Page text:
Processing Queued Notifications at Wakeup Time

Processing Queued Notifications at Wakeup Time

An app in the suspended state must be ready to handle any queued notifications when it returns to a foreground or background execution state. A suspended app does not execute any code and therefore cannot process notifications related to orientation changes, time changes, preferences changes, and many others that would affect the app’s appearance or state. To make sure these changes are not lost, the system queues many relevant notifications and delivers them to the app as soon as it starts executing code again (either in the foreground or background). To prevent your app from becoming overloaded with notifications when it resumes, the system coalesces events and delivers a single notification (of each relevant type) that reflects the net change since your app was suspended.

Table 3-2 lists the notifications that can be coalesced and delivered to your app. Most of these notifications are delivered directly to the registered observers. Some, like those related to device orientation changes, are typically intercepted by a system framework and delivered to your app in another way.

Table 3-2  Notifications delivered to waking apps



An accessory is connected or disconnected.



The device orientation changes.


In addition to this notification, view controllers update their interface orientations automatically.

There is a significant time change.


The battery level or battery state changes.



The proximity state changes.


The status of protected files changes.



An external display is connected or disconnected.



The screen mode of a display changes.


Preferences that your app exposes through the Settings app changed.


The current language or locale settings changed.


The status of the user’s iCloud account changed.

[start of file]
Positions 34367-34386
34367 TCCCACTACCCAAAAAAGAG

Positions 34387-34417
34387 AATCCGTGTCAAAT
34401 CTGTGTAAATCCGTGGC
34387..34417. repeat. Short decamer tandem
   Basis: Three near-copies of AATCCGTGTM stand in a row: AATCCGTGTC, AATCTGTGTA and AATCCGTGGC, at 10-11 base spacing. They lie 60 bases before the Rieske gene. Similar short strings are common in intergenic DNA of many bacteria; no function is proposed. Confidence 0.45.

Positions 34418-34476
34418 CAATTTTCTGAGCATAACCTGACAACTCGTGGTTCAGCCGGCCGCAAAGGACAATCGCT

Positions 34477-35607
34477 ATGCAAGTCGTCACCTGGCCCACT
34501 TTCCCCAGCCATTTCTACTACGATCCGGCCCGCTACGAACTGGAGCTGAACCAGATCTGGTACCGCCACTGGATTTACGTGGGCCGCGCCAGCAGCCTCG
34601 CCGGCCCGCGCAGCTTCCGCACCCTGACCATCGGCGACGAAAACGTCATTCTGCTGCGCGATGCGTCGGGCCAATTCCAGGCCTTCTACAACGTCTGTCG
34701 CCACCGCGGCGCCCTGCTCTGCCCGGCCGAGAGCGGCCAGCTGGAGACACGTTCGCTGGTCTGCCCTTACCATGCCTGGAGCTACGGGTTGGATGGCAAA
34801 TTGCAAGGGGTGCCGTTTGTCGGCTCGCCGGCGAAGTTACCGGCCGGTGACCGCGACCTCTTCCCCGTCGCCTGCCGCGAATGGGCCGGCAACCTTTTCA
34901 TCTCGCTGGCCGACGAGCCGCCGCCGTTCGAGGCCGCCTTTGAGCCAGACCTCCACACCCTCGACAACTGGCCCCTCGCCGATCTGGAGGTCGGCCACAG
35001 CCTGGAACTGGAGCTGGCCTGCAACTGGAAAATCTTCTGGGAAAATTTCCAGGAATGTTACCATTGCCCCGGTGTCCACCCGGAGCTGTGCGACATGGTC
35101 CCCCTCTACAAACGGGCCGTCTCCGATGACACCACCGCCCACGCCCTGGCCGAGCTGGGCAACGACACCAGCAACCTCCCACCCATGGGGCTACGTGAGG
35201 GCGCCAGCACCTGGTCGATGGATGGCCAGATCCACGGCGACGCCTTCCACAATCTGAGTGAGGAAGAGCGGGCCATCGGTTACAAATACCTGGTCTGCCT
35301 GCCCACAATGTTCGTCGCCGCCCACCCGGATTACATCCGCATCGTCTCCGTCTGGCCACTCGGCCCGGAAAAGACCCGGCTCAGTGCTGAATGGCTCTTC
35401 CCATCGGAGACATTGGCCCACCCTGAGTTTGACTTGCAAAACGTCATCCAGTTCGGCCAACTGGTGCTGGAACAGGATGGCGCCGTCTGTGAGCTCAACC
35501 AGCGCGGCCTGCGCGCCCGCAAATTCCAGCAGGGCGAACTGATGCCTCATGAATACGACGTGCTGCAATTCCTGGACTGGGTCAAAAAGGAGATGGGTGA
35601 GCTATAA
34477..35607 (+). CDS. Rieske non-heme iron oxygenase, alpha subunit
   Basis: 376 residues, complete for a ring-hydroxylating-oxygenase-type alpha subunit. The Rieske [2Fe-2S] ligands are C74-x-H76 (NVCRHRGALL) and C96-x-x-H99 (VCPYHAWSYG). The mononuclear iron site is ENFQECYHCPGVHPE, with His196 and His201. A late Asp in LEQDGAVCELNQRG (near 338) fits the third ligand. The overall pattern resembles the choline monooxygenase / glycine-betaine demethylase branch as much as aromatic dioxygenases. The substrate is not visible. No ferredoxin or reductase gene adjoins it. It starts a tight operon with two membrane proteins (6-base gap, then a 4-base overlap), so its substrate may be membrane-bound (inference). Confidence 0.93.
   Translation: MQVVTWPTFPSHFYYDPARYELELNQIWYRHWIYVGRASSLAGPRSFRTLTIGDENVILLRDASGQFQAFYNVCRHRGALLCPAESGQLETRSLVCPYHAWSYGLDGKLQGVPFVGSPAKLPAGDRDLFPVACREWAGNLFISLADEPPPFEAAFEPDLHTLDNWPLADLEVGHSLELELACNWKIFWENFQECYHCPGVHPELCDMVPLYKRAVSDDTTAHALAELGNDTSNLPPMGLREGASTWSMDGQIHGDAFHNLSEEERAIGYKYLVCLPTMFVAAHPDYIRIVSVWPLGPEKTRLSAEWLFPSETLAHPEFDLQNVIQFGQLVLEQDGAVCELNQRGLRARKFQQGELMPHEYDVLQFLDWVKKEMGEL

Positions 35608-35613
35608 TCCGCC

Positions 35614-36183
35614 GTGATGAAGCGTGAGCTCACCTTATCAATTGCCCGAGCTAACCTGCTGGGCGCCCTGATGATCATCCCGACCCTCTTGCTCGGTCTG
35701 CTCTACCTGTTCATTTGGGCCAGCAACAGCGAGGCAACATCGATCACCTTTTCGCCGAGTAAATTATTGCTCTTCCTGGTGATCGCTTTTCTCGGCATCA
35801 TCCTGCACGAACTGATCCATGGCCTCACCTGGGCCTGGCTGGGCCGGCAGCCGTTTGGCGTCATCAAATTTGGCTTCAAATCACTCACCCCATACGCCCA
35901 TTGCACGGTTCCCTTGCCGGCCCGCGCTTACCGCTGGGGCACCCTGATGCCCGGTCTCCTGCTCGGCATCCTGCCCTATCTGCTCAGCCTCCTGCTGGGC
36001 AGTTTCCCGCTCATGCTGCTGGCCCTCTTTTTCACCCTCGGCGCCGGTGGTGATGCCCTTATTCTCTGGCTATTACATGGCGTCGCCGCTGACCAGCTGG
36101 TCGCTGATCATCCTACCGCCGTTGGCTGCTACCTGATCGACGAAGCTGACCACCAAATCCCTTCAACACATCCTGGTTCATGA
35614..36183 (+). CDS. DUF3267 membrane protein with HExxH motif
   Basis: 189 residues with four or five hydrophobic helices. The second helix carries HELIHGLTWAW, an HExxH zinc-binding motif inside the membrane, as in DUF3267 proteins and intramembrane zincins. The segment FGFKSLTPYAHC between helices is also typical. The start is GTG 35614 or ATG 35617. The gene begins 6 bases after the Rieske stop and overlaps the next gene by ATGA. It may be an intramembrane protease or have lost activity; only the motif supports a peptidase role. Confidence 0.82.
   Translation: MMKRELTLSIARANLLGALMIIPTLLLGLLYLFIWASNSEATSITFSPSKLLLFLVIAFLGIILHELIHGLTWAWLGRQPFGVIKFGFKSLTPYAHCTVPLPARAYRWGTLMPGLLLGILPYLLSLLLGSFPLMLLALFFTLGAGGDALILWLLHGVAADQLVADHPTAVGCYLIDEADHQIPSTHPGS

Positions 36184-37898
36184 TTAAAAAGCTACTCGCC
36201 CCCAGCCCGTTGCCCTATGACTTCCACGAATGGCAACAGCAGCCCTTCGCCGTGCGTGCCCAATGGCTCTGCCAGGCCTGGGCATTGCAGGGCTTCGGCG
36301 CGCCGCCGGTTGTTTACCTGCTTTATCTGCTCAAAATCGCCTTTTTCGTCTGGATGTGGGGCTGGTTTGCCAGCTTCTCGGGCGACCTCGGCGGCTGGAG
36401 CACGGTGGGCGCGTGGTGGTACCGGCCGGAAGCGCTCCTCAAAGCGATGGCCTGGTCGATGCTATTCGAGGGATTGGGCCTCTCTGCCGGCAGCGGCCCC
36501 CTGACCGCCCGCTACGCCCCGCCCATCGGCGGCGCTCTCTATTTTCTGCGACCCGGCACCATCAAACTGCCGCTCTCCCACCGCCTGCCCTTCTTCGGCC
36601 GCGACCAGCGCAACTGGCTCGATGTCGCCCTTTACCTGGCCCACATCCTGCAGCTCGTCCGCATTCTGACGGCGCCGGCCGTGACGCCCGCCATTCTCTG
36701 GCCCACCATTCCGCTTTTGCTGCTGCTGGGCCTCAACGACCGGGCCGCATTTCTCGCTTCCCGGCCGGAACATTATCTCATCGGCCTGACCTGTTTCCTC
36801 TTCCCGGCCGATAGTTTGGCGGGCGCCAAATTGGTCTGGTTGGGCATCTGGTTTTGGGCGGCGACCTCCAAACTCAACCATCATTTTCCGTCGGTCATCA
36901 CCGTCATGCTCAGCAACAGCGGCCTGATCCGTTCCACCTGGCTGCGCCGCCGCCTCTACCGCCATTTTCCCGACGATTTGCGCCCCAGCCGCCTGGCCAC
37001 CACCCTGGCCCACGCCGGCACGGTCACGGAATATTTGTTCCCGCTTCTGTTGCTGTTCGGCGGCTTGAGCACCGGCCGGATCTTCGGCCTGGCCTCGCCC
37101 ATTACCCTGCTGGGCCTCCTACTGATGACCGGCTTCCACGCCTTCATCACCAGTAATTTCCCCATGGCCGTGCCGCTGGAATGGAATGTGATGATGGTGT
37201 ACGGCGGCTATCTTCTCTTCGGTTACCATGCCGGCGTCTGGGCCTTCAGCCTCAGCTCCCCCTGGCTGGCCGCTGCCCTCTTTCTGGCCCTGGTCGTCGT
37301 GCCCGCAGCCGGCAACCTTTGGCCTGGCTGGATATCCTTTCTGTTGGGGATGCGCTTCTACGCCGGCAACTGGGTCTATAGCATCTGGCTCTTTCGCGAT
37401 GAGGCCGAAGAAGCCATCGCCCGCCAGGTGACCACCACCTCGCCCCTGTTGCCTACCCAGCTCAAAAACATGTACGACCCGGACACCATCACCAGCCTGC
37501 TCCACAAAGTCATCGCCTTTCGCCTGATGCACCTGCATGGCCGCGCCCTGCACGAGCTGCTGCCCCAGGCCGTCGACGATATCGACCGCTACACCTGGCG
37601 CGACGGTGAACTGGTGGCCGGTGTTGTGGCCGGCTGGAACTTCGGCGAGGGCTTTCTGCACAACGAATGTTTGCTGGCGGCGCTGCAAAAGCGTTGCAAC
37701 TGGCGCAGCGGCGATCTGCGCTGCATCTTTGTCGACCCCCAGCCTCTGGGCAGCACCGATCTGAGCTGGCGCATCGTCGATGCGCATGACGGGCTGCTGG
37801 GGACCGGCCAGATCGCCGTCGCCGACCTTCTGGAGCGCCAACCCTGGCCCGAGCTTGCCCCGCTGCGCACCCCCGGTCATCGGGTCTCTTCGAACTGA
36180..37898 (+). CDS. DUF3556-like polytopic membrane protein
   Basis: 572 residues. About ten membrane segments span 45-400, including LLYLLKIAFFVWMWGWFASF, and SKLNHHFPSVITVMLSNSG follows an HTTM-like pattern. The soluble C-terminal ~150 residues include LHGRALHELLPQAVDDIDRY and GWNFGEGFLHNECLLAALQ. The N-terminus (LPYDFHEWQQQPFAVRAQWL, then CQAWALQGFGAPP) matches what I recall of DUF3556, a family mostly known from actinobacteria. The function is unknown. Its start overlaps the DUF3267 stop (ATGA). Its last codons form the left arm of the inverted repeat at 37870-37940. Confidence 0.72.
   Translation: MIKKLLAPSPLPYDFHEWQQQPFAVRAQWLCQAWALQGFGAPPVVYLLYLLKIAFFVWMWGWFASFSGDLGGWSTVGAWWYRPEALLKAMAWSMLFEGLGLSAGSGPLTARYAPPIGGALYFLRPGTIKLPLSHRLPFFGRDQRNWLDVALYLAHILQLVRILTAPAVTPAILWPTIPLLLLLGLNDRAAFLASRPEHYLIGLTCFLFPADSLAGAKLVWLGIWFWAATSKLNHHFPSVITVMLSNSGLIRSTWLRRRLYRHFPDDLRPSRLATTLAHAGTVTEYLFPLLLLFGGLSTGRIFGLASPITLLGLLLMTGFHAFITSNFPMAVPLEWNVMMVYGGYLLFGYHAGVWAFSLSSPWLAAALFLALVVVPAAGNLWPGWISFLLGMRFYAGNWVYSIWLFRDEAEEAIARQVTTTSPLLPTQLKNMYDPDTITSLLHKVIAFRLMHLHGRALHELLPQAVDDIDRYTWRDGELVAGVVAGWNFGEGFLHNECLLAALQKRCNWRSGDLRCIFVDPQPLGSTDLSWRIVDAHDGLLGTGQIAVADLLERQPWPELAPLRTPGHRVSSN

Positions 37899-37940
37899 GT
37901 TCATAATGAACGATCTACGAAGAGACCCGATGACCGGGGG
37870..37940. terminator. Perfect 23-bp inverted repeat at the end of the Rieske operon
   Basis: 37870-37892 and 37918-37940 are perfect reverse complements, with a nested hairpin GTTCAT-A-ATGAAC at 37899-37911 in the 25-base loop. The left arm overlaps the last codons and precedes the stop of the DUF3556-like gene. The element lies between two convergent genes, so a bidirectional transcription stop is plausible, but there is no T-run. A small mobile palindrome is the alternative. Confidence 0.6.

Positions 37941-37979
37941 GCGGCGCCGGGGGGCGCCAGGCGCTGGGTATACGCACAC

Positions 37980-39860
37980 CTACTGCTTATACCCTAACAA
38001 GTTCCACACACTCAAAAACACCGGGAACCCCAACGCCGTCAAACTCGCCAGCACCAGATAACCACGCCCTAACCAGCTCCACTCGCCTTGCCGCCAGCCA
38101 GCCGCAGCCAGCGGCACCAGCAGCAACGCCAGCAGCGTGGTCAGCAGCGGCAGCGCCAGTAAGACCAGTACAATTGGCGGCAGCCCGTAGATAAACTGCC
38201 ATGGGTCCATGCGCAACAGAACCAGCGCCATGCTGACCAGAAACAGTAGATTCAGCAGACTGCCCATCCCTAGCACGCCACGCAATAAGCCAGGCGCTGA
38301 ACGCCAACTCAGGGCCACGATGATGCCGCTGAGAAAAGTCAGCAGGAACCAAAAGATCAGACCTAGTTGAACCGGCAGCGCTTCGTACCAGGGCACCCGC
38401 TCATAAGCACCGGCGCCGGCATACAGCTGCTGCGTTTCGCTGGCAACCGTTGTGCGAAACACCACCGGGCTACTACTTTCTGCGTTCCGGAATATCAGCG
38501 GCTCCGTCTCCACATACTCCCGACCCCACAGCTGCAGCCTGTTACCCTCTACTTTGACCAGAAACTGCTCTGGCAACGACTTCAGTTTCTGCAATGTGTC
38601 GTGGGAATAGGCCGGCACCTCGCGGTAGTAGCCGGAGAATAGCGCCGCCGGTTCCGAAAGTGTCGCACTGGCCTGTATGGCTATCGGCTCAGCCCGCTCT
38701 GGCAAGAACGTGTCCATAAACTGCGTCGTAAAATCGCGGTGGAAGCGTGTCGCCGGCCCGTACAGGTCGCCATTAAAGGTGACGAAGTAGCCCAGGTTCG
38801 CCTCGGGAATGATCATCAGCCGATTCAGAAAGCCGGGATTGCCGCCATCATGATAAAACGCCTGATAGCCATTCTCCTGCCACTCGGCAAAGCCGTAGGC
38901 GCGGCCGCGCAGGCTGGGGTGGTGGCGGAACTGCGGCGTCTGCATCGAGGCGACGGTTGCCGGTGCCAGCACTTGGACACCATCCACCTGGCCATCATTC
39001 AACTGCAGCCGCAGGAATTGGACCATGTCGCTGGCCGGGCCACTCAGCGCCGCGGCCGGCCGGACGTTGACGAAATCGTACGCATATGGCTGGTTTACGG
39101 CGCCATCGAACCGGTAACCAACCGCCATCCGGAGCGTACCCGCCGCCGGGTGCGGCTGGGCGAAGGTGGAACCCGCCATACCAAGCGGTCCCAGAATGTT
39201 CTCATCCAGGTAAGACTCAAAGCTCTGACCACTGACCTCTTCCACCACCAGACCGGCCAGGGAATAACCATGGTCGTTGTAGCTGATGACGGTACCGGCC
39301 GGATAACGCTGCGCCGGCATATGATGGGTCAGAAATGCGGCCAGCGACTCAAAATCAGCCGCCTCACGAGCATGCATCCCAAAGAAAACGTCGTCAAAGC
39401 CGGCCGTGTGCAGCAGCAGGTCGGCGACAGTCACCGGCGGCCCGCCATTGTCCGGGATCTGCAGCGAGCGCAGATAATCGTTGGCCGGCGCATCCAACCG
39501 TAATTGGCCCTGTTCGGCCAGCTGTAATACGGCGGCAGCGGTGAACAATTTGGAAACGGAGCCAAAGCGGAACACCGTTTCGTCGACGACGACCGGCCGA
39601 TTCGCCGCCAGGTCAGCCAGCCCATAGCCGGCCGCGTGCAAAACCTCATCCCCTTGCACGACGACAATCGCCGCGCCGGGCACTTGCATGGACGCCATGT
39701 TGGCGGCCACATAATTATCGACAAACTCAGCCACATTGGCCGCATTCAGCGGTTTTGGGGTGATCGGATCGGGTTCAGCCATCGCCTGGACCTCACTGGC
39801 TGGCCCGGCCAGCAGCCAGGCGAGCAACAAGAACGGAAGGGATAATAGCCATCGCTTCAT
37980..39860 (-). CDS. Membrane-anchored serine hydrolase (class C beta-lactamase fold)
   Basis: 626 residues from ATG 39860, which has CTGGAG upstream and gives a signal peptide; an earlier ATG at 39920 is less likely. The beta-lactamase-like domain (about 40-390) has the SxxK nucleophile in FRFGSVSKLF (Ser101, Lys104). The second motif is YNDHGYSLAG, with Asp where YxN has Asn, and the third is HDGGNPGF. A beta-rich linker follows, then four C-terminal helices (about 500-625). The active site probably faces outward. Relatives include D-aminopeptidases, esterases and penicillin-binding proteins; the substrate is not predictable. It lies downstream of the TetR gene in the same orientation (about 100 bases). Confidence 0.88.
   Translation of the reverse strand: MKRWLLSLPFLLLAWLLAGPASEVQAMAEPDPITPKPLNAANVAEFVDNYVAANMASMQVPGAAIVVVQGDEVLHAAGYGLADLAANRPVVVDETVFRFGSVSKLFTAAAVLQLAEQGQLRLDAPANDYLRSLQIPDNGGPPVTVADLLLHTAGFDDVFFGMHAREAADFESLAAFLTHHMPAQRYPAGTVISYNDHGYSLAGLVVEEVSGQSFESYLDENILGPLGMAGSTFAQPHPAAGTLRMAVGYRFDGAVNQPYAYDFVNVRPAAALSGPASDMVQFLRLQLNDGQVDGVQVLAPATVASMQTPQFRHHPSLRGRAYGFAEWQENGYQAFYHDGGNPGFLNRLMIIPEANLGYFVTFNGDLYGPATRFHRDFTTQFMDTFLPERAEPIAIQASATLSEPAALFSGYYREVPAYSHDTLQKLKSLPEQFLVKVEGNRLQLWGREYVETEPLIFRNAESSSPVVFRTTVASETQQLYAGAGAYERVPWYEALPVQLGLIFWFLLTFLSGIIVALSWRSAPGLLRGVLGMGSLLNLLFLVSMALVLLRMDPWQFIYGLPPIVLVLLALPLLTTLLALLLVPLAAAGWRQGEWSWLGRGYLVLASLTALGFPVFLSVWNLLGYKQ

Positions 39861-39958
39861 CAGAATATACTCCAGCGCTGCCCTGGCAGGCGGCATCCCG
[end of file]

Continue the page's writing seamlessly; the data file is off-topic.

Queued notifications are delivered on your app’s main run loop and are typically delivered before any touch events or other user input. Most apps should be able to handle these events quickly enough that they would not cause any noticeable lag when resumed. However, if your app appears sluggish when it returns from the background state, use Instruments to determine whether your notification handler code is causing the delay.

An app returning to the foreground also receives view-update notifications for any views that were marked dirty since the last update. An app running in the background can still call the setNeedsDisplay or setNeedsDisplayInRect: methods to request an update for its views. However, because the views are not visible, the system coalesces the requests and updates the views only after the app returns to the foreground.

xmpp extensions



XMPP is the Extensible Messaging and Presence Protocol, a set of open technologies for instant messaging, presence, multi-party chat, voice and video calls, collaboration, lightweight middleware, content syndication, and generalized routing of XML data.

The XMPP Standards Foundation (XSF) develops extensions to XMPP through a standards process centered around XMPP Extension Protocols (XEPs). The process is managed by the XMPP Extensions Editor and involves intensive discussion on the Standards mailing list, formal review and voting by the XMPP Council, and modification based on implementation experience and interoperability testing. All documents in the XEP series are available under a liberal IPR Policy for wide implementation. Submissions are welcome (see also the “inbox”). All XEPs and related files are under source control, old versions are available, and IETF-style XML reference files are provided. A compressed archive of all current XEPs can be downloaded [[[[[here]]]]]. 这里可以下载到所有XEP协议PDF版本的压缩包。

You can view and submit XEP-related bugs and feature requests at the issue tracker.

This page lists approved XMPP extensions as well as proposals that are under active consideration. A list of all XEPs (including retracted, rejected, deprecated, and obsolete XEPs) is also available. Good places for developers to start are the client compliance and server compliance definitions, as well as the technology overview pages.


First, call setProxyCandidates with an array of the possible servers that you might be able to use for proxying. The default is “”, and your server is not federated with, which is why you are getting the disco error back.

Next, in your delegate, implement the following methods:

- (void)turnSocket:(TURNSocket *)sender didSucceed:(GCDAsyncSocket *)socket;
- (void)turnSocketDidFail:(TURNSocket *)sender;
Then, in your didSucceed implementation, send data on the socket that was passed in, using:

- (void)writeData:(NSData *)data 
Finally, close the socket:

- (void)disconnectAfterWriting;

I figured this out by looking at the source for TURNSocket.m, looking for the hardcoded “”, then searching for [delegate to find the places the delegate was getting called. This took me back to TURNSocket.h, which had a protocol documented for the delegate to implement.